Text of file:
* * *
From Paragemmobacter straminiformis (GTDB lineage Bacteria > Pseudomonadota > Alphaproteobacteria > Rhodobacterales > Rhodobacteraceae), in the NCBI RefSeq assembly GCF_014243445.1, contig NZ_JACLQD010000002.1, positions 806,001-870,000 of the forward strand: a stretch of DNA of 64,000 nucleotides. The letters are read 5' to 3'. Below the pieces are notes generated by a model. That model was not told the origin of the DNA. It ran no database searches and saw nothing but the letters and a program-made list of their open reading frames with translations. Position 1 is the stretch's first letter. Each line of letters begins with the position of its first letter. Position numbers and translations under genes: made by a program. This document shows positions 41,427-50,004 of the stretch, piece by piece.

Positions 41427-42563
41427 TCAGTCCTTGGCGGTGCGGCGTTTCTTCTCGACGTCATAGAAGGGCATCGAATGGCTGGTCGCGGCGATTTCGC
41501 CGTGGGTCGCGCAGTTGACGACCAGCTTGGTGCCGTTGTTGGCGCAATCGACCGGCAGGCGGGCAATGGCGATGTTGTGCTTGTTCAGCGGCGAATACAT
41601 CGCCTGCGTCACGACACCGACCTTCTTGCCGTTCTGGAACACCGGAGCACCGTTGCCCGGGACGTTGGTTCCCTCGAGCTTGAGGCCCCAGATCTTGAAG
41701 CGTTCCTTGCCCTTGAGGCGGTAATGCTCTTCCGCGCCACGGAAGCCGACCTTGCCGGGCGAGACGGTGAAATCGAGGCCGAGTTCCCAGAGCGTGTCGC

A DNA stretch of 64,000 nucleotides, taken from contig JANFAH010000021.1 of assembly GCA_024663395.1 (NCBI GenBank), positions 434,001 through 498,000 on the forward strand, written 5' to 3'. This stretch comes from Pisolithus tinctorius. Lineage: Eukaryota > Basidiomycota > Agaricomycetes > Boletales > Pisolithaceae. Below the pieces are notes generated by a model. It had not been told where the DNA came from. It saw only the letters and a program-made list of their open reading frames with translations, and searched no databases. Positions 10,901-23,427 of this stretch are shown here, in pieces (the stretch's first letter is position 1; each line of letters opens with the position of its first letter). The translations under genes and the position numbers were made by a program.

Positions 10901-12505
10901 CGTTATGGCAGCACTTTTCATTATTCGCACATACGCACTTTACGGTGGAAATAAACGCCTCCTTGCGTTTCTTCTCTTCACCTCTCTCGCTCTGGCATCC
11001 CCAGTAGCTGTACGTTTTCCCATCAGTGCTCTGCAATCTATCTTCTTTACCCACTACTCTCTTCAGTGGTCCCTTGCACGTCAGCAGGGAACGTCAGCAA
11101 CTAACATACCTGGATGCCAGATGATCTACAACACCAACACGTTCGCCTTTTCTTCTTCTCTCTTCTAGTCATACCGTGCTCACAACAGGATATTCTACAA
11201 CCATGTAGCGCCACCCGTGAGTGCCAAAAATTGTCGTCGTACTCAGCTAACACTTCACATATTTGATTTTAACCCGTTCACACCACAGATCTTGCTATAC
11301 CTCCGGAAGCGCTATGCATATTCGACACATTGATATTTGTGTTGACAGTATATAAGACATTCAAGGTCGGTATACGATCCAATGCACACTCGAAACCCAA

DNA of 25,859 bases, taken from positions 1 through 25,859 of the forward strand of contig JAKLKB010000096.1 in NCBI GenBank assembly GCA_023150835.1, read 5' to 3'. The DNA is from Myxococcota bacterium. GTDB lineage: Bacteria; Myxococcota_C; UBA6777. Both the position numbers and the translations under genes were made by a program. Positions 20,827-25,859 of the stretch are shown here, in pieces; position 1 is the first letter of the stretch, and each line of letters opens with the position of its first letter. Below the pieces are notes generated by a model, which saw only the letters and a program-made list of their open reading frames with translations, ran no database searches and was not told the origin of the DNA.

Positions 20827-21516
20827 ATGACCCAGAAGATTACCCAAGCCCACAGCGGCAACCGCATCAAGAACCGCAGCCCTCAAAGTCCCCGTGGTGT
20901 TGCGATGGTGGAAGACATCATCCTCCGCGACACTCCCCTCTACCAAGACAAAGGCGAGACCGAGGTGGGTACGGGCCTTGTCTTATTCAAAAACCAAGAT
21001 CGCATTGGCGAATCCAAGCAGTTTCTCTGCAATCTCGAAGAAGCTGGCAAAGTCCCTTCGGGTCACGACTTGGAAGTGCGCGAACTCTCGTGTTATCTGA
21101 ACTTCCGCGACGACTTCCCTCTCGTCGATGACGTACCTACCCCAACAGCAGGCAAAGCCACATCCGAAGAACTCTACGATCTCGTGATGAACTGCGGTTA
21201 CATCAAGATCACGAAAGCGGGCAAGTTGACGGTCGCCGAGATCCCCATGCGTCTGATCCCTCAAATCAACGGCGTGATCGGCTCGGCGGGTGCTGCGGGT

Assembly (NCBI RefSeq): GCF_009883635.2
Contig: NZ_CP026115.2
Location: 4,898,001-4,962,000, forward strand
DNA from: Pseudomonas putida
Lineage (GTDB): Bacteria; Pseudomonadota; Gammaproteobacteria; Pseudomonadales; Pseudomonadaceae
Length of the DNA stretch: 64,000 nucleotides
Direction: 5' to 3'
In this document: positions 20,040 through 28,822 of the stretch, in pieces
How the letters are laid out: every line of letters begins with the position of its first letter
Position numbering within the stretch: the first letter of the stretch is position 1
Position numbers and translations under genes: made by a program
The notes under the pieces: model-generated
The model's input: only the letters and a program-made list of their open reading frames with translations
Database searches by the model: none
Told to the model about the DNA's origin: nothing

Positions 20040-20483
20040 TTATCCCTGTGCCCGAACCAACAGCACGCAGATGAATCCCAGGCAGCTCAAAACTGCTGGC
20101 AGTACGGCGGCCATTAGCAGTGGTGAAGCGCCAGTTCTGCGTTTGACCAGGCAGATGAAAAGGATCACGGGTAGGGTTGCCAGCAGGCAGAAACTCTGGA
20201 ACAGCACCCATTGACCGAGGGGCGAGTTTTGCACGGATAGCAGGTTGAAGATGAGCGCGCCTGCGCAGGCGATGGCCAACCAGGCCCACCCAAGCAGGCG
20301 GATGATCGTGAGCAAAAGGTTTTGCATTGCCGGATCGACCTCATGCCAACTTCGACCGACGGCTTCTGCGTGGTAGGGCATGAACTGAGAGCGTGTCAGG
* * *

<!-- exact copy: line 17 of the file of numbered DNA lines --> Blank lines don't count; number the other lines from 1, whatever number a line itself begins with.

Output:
20901 TGCGATGGTGGAAGACATCATCCTCCGCGACACTCCCCTCTACCAAGACAAAGGCGAGACCGAGGTGGGTACGGGCCTTGTCTTATTCAAAAACCAAGAT